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Missouri Right-to-Work Law Challenged
In February 2017, Missouri became the 28th state to enact a right-to-work law over the objections of organized labor, but the law, which was set to go into effect on August 28, faces a new hurdle that may jeopardize its future.
On August 18, labor union representatives delivered over 300,000 signed petitions to the Missouri Secretary of State seeking to place the law on the 2018 ballot through a rarely utilized procedural tactic, and if the signatures are found to be valid, the law could be blocked until voters decide on whether to enact it.
The maneuver comes as little surprise, given that labor unions made plain their intention to gather signatures for a referendum. Still, the number of petitions they collected was more than triple what was necessary to place the right-to-work question on the ballot, perhaps to shield the petition from accusations that organizers collected signatures using misleading language or other dubious means.
As this blog has observed on various occasions, organized labor detests right-to-work laws more than just about anything because they claim bitterly that such laws force unions to represent individuals without compensation. They have made that argument in several state and federal court cases challenging right-to-work laws, but so far courts have rejected this line of reasoning.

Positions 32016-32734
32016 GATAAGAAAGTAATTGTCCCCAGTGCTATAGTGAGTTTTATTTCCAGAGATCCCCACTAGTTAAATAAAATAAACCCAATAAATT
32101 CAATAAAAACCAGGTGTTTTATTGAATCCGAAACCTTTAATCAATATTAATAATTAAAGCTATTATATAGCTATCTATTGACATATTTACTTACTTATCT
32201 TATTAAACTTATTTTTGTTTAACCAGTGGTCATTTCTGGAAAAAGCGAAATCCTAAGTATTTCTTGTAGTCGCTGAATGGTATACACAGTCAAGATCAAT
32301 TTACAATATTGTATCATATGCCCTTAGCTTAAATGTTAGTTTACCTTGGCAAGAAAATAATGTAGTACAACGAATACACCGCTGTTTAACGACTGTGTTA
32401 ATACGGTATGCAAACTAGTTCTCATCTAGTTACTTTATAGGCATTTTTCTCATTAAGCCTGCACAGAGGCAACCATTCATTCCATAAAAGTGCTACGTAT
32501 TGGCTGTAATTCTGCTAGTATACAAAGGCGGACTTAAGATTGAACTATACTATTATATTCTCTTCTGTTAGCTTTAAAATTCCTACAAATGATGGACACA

Perhaps knowing that their chances of a judicial victory are rather low, union leaders took advantage of Missouri’s ballot initiative process in which voters can overturn a law enacted by the legislature. To do so, organizers must collect signatures from at least five percent of the state’s voters from at least two-thirds of the state’s congressional districts, which translates into approximately 100,000 voters. According to the Kansas City Star, the ballot initiative process is seldom employed—the last time was 35 years ago—but when it has been, voters overturned statutes in 24 out of 26 cases.
Given their ostensible success in gathering the requisite number of valid signatures, labor unions and their allies will now spend the ensuing months—and lots of money—to convince voters to overturn the law. As they typically do, union leaders will brush aside the economic evidence that right-to-work laws are actually good for a state’s economy.
Meanwhile, supporters of Missouri’s right-to-work law are waging their own legal battle to stop the ballot initiative based on the Secretary of State’s summary statement used to inform voters about the nature of the ballot initiative. In June, a Cole County circuit court judge found that the language of the summary was “unfair and insufficient” and ordered the Secretary of State to “immediately certify” a summary statement devised by the court.
Despite that favorable ruling, on July 28, the Missouri Court of Appeals Western District reversed the Cole County court and said that though the summary might not be perfect, it is not so poor as to be legally insufficient.
The attorney for those hoping to stop the referendum reportedly plans to appeal the decision to the Missouri Supreme Court, and observers of labor policy will have to await the results of that case to know whether the challenge to right-to-work in Missouri will proceed. If it does, it will be an interesting campaign to watch.